To use a diffusion model for predicting skin absorption requires accurate estimates of input parameters on model geometry, affinity and transport characteristics. This review summarizes methods to obtain input parameters for diffusion models of skin absorption focusing on partition and diffusion coefficients. These include experimental methods, extrapolation approaches, and correlations that relate partition and diffusion coefficients to tabulated physico-chemical solute properties. Exhaustive databases on lipid-water and corneocyte protein-water partition coefficients are presented and analyzed to provide improved approximations to estimate lipid-water and corneocyte protein-water partition coefficients. The most commonly used estimates of lipid and corneocyte diffusion coefficients are also reviewed. In order to improve modeling of skin absorption in the future diffusion models should include the vertical stratum corneum heterogeneity, slow equilibration processes, the absorption from complex non-aqueous formulations, and an improved representation of dermal absorption processes. This will require input parameters for which no suitable estimates are yet available.
    • In vitro and in vivo comparison between poractant alfa and the new generation synthetic surfactant CHF5633.

      Ricci, Francesca; Murgia, Xabier; Razzetti, Roberta; Pelizzi, Nicola; Salomone, Fabrizio; Helmholtz Institut für pharmazeutische Forschung Saarland, Universitätscampus E8.1, 66123 Saarbrücken, Germany. (2017-02)
      CHF5633 is a new generation synthetic surfactant containing both SP-B and SP-C analogues developed for the treatment of respiratory distress syndrome. Here, the optimal dose and its performance in comparison to the animal-derived surfactant poractant alfa were investigated.
    • In vitro characterization and in vivo comparison of the pulmonary outcomes of Poractant alfa and Calsurf in ventilated preterm rabbits.

      Guo, Xiaojing; Luo, Siwei; Amidani, Davide; Rivetti, Claudio; Pieraccini, Giuseppe; Pioselli, Barbara; Catinella, Silvia; Murgia, Xabi; Salomone, Fabrizio; Xu, Yaling; et al. (PLOS, 2020-03-13)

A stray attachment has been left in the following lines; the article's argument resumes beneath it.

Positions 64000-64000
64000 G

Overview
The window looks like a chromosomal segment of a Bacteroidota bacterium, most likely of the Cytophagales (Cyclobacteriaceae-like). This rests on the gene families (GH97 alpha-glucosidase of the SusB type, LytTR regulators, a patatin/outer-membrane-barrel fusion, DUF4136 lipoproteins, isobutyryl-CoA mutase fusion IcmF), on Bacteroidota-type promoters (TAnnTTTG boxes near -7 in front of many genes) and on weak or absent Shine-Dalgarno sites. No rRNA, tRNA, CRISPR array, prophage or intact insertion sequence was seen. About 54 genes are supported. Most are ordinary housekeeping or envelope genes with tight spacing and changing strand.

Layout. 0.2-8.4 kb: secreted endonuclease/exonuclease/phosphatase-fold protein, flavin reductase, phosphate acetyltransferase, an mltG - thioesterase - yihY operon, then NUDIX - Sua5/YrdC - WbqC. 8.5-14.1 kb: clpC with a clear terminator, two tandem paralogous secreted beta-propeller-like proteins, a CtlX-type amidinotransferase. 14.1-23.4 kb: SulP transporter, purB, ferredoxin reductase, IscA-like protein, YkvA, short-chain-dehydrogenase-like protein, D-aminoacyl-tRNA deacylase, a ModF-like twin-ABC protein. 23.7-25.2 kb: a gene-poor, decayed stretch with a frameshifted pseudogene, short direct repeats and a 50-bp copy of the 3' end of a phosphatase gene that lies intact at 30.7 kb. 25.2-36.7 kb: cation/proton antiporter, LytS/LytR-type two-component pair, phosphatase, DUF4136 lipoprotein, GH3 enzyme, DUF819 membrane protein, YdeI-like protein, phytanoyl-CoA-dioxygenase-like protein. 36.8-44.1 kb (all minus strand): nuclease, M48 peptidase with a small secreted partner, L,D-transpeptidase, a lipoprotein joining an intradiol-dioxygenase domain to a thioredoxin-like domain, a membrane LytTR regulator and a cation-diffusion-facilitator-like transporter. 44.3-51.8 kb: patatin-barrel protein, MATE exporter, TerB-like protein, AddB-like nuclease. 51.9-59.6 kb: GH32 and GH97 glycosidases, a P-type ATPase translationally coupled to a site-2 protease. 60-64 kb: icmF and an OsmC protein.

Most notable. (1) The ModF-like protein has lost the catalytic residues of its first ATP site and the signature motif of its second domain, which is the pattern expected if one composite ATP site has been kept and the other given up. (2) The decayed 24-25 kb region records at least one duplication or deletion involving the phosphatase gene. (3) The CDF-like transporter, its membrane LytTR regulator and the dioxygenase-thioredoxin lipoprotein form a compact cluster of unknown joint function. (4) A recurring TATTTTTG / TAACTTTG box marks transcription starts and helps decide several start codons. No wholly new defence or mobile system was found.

Poractant alfa and Calsurf are two natural surfactants widely used in China for the treatment of neonatal respiratory distress syndrome, which are extracted from porcine and calf lungs, respectively. The purpose of this experimental study was to compare their in vitro characteristics and in vivo effects in the improvement of pulmonary function and protection of lung injury. The biophysical properties, ultrastructure, and lipid composition of both surfactant preparations were respectively analysed in vitro by means of Langmuir-Blodgett trough (LBT), atomic force microscopy (AFM), and liquid-chromatography mass-spectrometry (LC-MS). Then, as core pharmacological activity, both head-to-head (100 and 200 mg/kg for both surfactants) and licensed dose comparisons (70 mg/kg Calsurf vs. 200 mg/kg Poractant alfa) between the two surfactants were conducted as prophylaxis in preterm rabbits with primary surfactant deficiency, assessing survival time and rate and dynamic compliance of the respiratory system (Cdyn). Intrapulmonary surfactant pools, morphometric volume density as alveolar expansion (Vv), and lung injury scores were determined post mortem. AFM and LC-MS analysis revealed qualitative differences in the ultrastructure as well as in the lipid composition of both preparations. Calsurf showed a longer plateau region of the LBT isotherm and lower film compressibility. In vivo, both surfactant preparations improved Cdyn at any dose, although maximum benefits in terms of Vv and intrapulmonary surfactant pools were seen with the 200 mg/kg dose in both surfactants. The group of animals treated with 200 mg/kg of Poractant alfa showed a prolonged survival time and rate compared to untreated but ventilated controls, and significantly ameliorated lung injury compared to Calsurf at any dose, including 200 mg/kg. The overall outcomes suggest the pulmonary effects to be dose dependent for both preparations. The group of animals treated with 200 mg/kg of Poractant alfa showed a significant reduction of mortality. Compared to Calsurf, Poractant alfa exerted better effects if licensed doses were compared, which requires further investigation.